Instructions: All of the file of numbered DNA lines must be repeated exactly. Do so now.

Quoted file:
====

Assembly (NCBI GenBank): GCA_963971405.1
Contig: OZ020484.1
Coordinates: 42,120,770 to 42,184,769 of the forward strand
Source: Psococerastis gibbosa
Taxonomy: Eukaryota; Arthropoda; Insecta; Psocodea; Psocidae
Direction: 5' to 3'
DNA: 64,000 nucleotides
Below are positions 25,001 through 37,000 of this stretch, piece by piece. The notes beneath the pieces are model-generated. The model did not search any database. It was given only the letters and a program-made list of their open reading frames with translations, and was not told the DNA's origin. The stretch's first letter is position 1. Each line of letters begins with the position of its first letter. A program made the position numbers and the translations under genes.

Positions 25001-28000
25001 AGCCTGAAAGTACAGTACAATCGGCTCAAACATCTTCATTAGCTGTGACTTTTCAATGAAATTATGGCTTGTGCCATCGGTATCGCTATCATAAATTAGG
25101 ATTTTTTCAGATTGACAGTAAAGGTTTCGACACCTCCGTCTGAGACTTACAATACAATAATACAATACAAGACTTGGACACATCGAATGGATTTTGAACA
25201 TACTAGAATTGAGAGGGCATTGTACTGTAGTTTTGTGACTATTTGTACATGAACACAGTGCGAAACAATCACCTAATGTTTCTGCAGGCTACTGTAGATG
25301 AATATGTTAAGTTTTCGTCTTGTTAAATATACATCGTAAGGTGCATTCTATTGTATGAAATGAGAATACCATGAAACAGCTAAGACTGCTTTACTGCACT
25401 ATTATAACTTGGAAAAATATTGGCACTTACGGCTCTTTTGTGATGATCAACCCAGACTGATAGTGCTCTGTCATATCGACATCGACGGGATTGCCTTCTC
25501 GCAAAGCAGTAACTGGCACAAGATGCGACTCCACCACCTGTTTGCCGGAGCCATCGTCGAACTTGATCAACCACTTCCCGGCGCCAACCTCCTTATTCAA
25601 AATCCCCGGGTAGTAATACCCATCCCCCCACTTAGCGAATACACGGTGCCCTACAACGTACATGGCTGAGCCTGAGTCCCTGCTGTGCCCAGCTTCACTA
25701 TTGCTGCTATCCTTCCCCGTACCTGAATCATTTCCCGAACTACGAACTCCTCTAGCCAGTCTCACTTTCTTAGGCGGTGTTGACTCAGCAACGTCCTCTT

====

Assembly (NCBI GenBank): GCA_963971405.1
Contig: OZ020484.1
Coordinates: 42,120,770 to 42,184,769 of the forward strand
Source: Psococerastis gibbosa
Taxonomy: Eukaryota; Arthropoda; Insecta; Psocodea; Psocidae
Direction: 5' to 3'
DNA: 64,000 nucleotides
Below are positions 25,001 through 37,000 of this stretch, piece by piece. The notes beneath the pieces are model-generated. The model did not search any database. It was given only the letters and a program-made list of their open reading frames with translations, and was not told the DNA's origin. The stretch's first letter is position 1. Each line of letters begins with the position of its first letter. A program made the position numbers and the translations under genes.

Positions 25001-28000
25001 AGCCTGAAAGTACAGTACAATCGGCTCAAACATCTTCATTAGCTGTGACTTTTCAATGAAATTATGGCTTGTGCCATCGGTATCGCTATCATAAATTAGG
25101 ATTTTTTCAGATTGACAGTAAAGGTTTCGACACCTCCGTCTGAGACTTACAATACAATAATACAATACAAGACTTGGACACATCGAATGGATTTTGAACA
25201 TACTAGAATTGAGAGGGCATTGTACTGTAGTTTTGTGACTATTTGTACATGAACACAGTGCGAAACAATCACCTAATGTTTCTGCAGGCTACTGTAGATG
25301 AATATGTTAAGTTTTCGTCTTGTTAAATATACATCGTAAGGTGCATTCTATTGTATGAAATGAGAATACCATGAAACAGCTAAGACTGCTTTACTGCACT
25401 ATTATAACTTGGAAAAATATTGGCACTTACGGCTCTTTTGTGATGATCAACCCAGACTGATAGTGCTCTGTCATATCGACATCGACGGGATTGCCTTCTC
25501 GCAAAGCAGTAACTGGCACAAGATGCGACTCCACCACCTGTTTGCCGGAGCCATCGTCGAACTTGATCAACCACTTCCCGGCGCCAACCTCCTTATTCAA
25601 AATCCCCGGGTAGTAATACCCATCCCCCCACTTAGCGAATACACGGTGCCCTACAACGTACATGGCTGAGCCTGAGTCCCTGCTGTGCCCAGCTTCACTA
25701 TTGCTGCTATCCTTCCCCGTACCTGAATCATTTCCCGAACTACGAACTCCTCTAGCCAGTCTCACTTTCTTAGGCGGTGTTGACTCAGCAACGTCCTCTT